(11 November, 2011) - Washington, D.C.- On November 17, 2011, the Congressional-Executive Commission on China will hold a hearing on “China's Censorship of the Internet and Social Media: The Human Toll and Trade Impact” to discuss the devastating effects of China’s internet censorship.
Since the early 2000’s, with the help of technology giants like Cisco, China began building the “Golden Shield Project”. Although Cisco tries to conceal its cooperation with the PSB to U.S. media, it boasts of those same business deals on its Chinese website. (Click here for a pdf of the translated articles). This “Great Firewall” enables China to filter out “offensive” information, ban “hostile” websites, and track the whereabouts of the country’s internet users. China now has the world’s most sophisticated system of internet censorship and surveillance, employing over 30,000 internet police who scrutinize all website content. Millions of “disharmonious” webpages are removed yearly. Hundreds of cyber writers are intimidated or even detained by police, and dozens are arrested or sentenced on charges of “inciting subversion of state power.” Through many recent crackdowns, it is clear that China can efficiently suppress dissenting voices on the internet and track down those who choose to exercise free speech.
Among those who will testify about the human impact of these policies is Alex Li – son of a Chinese online writer. His father, Li Yuanlong, was sentenced to two years in prison for posting a mere four articles on overseas websites. Alex was questioned by the police about his father’s “subversive” actions when he was only 17 years old, without the knowledge or consent of his parents. He will share details about the harassment and persecution he and his family faced as a result of these articles.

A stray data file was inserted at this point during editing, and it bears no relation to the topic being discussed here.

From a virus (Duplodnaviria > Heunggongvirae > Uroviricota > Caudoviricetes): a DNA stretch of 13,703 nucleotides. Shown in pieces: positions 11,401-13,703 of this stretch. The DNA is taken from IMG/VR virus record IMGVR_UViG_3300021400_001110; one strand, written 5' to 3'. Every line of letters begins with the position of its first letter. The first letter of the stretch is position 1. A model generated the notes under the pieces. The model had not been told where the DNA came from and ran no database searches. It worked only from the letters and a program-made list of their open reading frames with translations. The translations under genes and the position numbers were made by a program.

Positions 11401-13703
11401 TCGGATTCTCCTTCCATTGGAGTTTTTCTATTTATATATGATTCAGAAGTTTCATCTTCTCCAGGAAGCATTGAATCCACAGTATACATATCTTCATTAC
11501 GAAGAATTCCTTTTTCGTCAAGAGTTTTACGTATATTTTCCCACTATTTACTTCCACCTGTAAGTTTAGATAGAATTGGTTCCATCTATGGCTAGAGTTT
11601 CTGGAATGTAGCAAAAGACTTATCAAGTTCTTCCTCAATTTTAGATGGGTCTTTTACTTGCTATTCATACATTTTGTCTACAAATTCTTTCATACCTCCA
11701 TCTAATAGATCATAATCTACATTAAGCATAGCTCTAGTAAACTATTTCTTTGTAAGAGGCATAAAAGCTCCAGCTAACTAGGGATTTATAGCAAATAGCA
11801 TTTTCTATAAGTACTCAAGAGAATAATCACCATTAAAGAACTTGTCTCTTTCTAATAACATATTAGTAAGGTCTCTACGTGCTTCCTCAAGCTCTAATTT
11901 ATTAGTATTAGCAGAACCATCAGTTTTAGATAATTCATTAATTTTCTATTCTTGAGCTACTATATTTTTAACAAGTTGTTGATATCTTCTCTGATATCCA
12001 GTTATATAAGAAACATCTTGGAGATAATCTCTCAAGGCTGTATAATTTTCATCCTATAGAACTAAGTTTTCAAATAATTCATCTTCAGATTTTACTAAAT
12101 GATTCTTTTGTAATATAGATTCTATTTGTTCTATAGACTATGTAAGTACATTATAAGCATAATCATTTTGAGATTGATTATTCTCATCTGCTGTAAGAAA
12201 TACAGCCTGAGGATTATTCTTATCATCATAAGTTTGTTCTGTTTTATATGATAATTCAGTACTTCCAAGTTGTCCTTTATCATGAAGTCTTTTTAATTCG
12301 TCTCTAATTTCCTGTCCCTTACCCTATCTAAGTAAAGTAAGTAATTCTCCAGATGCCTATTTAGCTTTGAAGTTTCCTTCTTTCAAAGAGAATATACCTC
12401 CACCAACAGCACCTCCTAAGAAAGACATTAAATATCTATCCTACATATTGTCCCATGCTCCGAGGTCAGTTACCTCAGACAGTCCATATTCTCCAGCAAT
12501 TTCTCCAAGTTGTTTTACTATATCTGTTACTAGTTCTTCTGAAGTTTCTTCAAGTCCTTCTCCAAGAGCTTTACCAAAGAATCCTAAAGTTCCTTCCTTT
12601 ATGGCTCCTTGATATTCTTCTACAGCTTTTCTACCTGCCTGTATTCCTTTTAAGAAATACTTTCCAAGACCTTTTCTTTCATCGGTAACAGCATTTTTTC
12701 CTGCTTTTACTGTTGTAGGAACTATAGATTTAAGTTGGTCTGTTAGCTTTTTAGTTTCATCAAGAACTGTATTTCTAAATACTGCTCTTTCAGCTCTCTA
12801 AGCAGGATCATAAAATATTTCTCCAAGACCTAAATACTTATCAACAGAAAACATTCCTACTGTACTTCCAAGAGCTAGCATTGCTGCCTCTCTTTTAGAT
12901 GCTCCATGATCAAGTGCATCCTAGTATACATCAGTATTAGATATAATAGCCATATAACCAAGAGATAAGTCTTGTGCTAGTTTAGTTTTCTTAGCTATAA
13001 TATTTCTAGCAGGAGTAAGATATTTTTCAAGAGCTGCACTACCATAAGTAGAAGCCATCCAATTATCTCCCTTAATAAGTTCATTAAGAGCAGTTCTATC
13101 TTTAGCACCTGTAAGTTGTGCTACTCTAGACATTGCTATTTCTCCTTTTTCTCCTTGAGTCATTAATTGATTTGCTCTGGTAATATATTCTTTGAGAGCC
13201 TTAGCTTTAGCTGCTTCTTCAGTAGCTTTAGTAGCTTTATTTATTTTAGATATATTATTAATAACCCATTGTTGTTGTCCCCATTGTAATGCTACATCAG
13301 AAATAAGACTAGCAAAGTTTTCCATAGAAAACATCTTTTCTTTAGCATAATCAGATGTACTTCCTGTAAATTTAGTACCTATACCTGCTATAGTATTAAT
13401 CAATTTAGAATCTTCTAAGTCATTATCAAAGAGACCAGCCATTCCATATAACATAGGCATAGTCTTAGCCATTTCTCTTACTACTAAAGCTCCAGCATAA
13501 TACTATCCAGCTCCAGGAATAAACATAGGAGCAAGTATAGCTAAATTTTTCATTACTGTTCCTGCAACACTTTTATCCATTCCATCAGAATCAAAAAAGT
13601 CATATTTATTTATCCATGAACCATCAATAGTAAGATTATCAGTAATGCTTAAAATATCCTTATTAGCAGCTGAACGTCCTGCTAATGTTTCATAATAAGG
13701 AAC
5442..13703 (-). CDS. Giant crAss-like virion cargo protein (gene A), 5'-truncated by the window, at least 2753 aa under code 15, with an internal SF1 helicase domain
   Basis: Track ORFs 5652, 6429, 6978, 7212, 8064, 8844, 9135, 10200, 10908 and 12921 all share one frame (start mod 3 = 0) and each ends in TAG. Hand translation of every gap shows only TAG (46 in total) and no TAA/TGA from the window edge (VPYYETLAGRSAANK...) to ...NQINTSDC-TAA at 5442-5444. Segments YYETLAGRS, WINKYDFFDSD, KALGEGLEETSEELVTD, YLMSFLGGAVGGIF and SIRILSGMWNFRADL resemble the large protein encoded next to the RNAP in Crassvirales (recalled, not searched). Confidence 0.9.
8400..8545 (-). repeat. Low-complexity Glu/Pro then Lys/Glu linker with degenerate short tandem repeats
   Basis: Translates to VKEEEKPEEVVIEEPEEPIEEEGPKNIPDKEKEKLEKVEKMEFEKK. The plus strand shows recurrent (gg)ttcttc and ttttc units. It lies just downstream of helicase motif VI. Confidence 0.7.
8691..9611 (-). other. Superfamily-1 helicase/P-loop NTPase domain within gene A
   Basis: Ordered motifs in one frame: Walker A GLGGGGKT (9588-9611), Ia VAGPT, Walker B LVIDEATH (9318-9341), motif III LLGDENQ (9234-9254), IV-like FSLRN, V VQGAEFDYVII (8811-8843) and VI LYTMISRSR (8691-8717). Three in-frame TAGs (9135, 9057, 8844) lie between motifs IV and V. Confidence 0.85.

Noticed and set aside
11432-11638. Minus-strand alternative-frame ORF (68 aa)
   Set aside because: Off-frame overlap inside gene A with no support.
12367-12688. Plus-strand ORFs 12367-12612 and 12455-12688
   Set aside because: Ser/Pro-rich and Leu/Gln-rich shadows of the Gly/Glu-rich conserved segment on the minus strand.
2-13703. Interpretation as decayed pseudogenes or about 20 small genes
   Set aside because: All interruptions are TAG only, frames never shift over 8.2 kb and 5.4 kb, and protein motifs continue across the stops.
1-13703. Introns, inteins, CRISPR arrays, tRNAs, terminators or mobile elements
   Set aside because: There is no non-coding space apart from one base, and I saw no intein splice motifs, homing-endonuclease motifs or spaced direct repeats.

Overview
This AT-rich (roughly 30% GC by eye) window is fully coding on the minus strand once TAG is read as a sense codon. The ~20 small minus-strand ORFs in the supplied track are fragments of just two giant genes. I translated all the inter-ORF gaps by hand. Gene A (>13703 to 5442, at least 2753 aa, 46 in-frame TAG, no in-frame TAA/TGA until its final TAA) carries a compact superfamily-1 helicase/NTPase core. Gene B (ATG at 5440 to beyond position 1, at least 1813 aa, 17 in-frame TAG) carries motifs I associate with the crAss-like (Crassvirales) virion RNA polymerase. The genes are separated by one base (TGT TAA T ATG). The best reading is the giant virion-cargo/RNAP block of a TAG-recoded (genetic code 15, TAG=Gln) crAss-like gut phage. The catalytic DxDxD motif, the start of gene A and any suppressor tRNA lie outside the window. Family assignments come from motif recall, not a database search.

Additionally, Pastor John Zhang will testify about the experiences of Chinese victims of internet censorship, particularly that of Liu Xianbin and his family. Liu is currently serving his third prison sentence- 10 years for “inciting subversion”- after publishing pro-democracy articles on overseas websites. With the help of LRF and Pastor Zhang, Liu’s daughter Chen Qiao recently came to the U.S. to study. Liu has only been out of prison for less than 4 years of his daughter’s life; Chen Qiao is now 14 years old.
Discussing the growth of China’s internet will be Xiao Qiang, Adjunct Professor at UC Berkeley, who currently runs the China Digital Times news portal. Witnesses Gil Kaplan, President of the Committee to Support U.S. Trade Laws, and Ed Black, President of the Computer & Communications Industry Association, will address how trade regulations can help curb China’s internet censorship.
The hearing will be held Thursday, November 17, 2011 at 10 a.m. Please view the CECC hearing announcement for location information and details.